NEW YORK – City of Hope and its Translational Genomics Research Institute (TGen) said on Thursday that they have been awarded a $4.5 million grant from the National Cancer Institute to lead an international group that will validate a liquid biopsy test for the early detection of pancreatic cancer.
The blood-based assay, developed by the National Cancer Institute’s Pancreatic Cancer Detection Consortium (PCDC), analyzes exosomal microRNAs that make up a unique RNA fingerprint associated with pancreatic cancer.
The investigators intend to enroll patients with early-stage pancreatic ductal adenocarcinoma (PDAC) at 10 sites, including two that primarily serve Black/African American and Asian patients to ensure the cohort and resulting biorepository represents diverse populations.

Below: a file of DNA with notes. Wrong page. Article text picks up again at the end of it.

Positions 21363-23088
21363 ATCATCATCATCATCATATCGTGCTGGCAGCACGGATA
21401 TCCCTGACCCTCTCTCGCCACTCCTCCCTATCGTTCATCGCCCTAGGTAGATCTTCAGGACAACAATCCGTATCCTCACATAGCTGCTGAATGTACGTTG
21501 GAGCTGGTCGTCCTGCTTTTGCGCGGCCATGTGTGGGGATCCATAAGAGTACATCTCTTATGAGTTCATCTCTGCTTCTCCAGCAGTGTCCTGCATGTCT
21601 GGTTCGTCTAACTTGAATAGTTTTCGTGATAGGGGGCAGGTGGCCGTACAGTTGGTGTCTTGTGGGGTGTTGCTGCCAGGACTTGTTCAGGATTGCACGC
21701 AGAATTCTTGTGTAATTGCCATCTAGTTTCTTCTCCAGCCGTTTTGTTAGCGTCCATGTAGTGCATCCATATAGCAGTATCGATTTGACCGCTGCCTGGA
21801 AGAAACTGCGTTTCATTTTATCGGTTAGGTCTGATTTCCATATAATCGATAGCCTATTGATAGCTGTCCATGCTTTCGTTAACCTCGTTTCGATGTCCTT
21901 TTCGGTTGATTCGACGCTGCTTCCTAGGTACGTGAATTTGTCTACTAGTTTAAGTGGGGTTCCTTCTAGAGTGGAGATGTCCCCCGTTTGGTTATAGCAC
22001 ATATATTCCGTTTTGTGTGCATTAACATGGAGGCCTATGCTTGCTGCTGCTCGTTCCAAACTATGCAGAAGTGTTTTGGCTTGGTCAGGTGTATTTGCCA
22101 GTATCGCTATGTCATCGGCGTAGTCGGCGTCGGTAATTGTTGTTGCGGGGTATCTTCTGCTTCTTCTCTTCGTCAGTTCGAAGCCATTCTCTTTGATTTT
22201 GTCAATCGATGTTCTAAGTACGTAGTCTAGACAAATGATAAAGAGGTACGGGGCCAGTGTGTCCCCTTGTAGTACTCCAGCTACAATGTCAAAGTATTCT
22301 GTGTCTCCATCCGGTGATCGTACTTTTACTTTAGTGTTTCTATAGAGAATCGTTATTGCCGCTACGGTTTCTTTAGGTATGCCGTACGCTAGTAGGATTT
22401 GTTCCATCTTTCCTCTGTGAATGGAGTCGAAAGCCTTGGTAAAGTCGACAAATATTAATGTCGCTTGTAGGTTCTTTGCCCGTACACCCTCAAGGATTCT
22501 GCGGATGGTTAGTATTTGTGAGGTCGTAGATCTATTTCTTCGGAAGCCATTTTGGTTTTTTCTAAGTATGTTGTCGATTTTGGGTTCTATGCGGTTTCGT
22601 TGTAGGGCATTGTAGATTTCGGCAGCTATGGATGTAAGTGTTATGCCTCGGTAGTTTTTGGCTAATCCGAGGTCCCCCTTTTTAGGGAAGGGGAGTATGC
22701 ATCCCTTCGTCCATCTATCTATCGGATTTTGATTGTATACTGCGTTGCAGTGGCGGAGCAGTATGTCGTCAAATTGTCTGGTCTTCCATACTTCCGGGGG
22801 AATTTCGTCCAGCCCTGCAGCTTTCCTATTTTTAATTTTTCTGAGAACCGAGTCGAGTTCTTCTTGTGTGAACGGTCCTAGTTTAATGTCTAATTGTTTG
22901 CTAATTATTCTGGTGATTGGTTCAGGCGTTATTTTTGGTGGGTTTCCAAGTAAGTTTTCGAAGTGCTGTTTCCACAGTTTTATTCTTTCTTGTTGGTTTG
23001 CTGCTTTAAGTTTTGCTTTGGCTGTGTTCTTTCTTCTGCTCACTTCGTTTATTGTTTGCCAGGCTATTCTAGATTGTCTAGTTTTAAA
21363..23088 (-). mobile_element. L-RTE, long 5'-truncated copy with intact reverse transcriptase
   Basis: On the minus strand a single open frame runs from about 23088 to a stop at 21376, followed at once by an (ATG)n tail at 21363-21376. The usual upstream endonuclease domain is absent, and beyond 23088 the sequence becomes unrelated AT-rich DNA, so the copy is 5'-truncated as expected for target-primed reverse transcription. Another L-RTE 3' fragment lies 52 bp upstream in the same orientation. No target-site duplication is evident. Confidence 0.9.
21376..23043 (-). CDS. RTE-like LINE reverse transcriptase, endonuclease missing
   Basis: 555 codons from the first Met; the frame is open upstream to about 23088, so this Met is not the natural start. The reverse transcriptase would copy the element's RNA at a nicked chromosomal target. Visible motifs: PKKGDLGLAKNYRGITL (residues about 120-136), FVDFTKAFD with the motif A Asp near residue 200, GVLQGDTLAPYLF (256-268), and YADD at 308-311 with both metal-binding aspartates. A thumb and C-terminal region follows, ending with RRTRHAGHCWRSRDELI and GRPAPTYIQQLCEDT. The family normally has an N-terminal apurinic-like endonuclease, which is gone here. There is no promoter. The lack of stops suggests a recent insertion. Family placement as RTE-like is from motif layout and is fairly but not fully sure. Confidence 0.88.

The American Society of Clinical Oncology identifies pancreatic cancer as the fourth leading cause of cancer-related deaths among adults in the United States. PDAC is particularly deadly, with less than 6 percent of patients surviving for five or more years after diagnosis, and has been difficult to diagnose at an early stage.
TGen and City of Hope said that initial data on the miRNA-based test has been promising, showing that it can identify abnormal cell growth. If this bears out in the study, the diagnostic has the potential to reduce unnecessary surgeries and associated complications.
"We desperately need tools for very early detection of pancreatic cancer at stages where it can be treated effectively. Our preliminary data are promising, and this grant will help solidify just how reliable this test will be," TGen distinguished professor Daniel Von Hoff, the effort's co-principal investigator, said in a statement.